Wearing the watch was quite a treat. In terms of visual style and sizing, this is a watch that just clicks for me on a variety of levels. Simply put, when it comes to “smaller” watches like these, I really appreciate clean, almost vintage, styling. The crocodile leather strap works thematically, and it fit well right away. This is not a watch that will weigh you down either, coming in at 74g on the scale.
As the Ball Trainmaster Kelvin is a limited-edition model (only 600 pieces will be offered), plus with the use of rose gold, it should not be a surprise that the watch commands a premium. If, instead, you want something without the temperature complication (obviously the big draw on this model), the Trainmaster One Hundred Twenty or Eternity may fit the bill.
An obvious comparison for the Ball Trainmaster Kelvin would be the Breva Genie 01 watch, as that is also one that concerns itself with monitoring weather-related metrics, in this case, barometric pressure. While the two watches share that in common, they are of course much different beasts. While the Ball Trainmaster Kelvin aims for more of a refined, dress-watch feel, the Breva instead goes for a very large-and-in-charge attitude, showing off its meteorological bits and bobs. Oh, and of course, the pricing is worlds apart as well, with the Breva coming in at about 20x higher.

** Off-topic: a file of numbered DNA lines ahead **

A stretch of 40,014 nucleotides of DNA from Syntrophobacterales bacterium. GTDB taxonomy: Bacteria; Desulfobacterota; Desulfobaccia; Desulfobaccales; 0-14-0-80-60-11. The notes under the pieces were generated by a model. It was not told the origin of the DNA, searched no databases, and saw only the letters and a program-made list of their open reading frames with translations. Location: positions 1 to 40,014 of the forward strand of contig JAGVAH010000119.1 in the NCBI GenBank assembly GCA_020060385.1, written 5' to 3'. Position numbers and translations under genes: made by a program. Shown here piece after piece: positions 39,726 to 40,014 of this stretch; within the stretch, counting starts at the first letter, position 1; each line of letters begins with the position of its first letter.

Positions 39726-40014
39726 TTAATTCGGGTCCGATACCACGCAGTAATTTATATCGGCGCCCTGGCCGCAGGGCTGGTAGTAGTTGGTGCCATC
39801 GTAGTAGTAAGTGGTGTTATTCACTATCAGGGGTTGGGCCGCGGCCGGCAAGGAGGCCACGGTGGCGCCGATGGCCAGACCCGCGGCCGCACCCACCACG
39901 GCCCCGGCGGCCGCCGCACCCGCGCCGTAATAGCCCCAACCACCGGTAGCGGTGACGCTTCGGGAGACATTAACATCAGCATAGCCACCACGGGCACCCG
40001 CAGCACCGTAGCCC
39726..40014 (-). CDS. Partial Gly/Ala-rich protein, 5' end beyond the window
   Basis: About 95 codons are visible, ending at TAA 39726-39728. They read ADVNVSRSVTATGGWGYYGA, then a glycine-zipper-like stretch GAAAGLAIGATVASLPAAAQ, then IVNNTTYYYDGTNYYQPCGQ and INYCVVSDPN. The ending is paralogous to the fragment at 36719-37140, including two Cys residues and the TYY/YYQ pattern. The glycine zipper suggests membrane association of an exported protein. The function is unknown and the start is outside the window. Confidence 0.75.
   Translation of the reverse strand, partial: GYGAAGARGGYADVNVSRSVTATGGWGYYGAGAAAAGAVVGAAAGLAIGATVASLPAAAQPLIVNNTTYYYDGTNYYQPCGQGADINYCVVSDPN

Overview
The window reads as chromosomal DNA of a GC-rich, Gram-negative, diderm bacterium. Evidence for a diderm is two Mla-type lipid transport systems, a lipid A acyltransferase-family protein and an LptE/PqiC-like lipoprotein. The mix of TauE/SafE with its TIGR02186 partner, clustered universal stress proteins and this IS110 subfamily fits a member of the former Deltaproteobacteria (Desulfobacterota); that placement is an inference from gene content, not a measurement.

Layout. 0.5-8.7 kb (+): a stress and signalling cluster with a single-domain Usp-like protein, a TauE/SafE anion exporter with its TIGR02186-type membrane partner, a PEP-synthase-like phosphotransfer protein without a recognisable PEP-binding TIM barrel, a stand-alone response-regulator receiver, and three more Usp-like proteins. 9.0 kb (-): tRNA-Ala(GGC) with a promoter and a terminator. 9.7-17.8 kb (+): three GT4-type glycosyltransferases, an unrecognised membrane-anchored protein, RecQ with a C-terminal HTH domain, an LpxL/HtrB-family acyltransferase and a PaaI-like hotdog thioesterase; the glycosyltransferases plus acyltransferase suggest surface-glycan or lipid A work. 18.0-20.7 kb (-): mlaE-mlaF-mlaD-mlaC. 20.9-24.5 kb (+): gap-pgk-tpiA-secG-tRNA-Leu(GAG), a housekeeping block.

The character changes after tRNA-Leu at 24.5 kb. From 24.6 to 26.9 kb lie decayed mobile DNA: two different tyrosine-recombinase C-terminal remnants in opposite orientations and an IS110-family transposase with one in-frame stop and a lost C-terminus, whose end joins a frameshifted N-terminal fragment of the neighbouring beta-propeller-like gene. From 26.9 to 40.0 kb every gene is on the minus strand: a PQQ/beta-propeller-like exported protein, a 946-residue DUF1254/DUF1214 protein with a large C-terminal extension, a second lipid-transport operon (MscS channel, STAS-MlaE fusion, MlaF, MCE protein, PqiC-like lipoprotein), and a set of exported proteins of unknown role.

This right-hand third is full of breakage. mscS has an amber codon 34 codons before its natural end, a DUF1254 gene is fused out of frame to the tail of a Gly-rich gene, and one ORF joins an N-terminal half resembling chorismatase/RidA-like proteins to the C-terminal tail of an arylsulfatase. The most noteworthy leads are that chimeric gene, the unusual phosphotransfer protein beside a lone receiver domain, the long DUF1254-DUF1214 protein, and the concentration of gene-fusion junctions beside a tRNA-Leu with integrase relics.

Frankly, for my money, a thermometer seems like a more useful readout than a barometer. That said, both are definitely superfluous gadgets, and one could argue that neither belong in a watch. For me, I argue that they do belong there. Perhaps they are not the most practical complications in the world, but I think something like this, which I’ll label as “scientific whimsy” fits like a hand in a glove with our passion for precision micro-machines, and manages to bring some levity – along with a healthy dose of “gee whiz.”
Ultimately, that is what things come down to: how much do you like the thermometer being included? I think it is a neat trick built into a beautifully styled watch, but it is not a complication that is terribly useful to me in day to day situations. In these looks, one of the other models I mention above would probably be a better fit for me, personally. Then again, when a gorgeous watch like the Ball Trainmaster Kelvin offers something out of the ordinary, well, that may just be worth the price of admission. Price for the Ball Trainmaster Kelvin is $8,499. ballwatch.com
Tech Specs from Ball
- Automatic caliber BALL RR1601 (editor’s note: based on the ETA 2892)
- Chronometer certified COSC
- 14 micro gas tubes on hour and minute second hands and dial for night reading capability
- Patented mechanical thermometric indication (range: from -35°C and 45°C/-31°F to 113°F)
- Hours, minutes, sweep seconds and date
- Shock resistance: 5,000Gs
- Water resistance: 30m / 100ft
- 18k/750 rose gold
- Ø 39.5mm, height 10.5mm
- Anti-reflective convex sapphire crystal
- Convex sapphire crystal case back with silkscreen printed temperature conversion between the Kelvin and Celsius/Fahrenheit scales
- Crocodile leather strap with 18k/750 rose gold standard buckle
- Grey or silver with Celsius or Fahrenheit scale
- Limited Edition: 600 pieces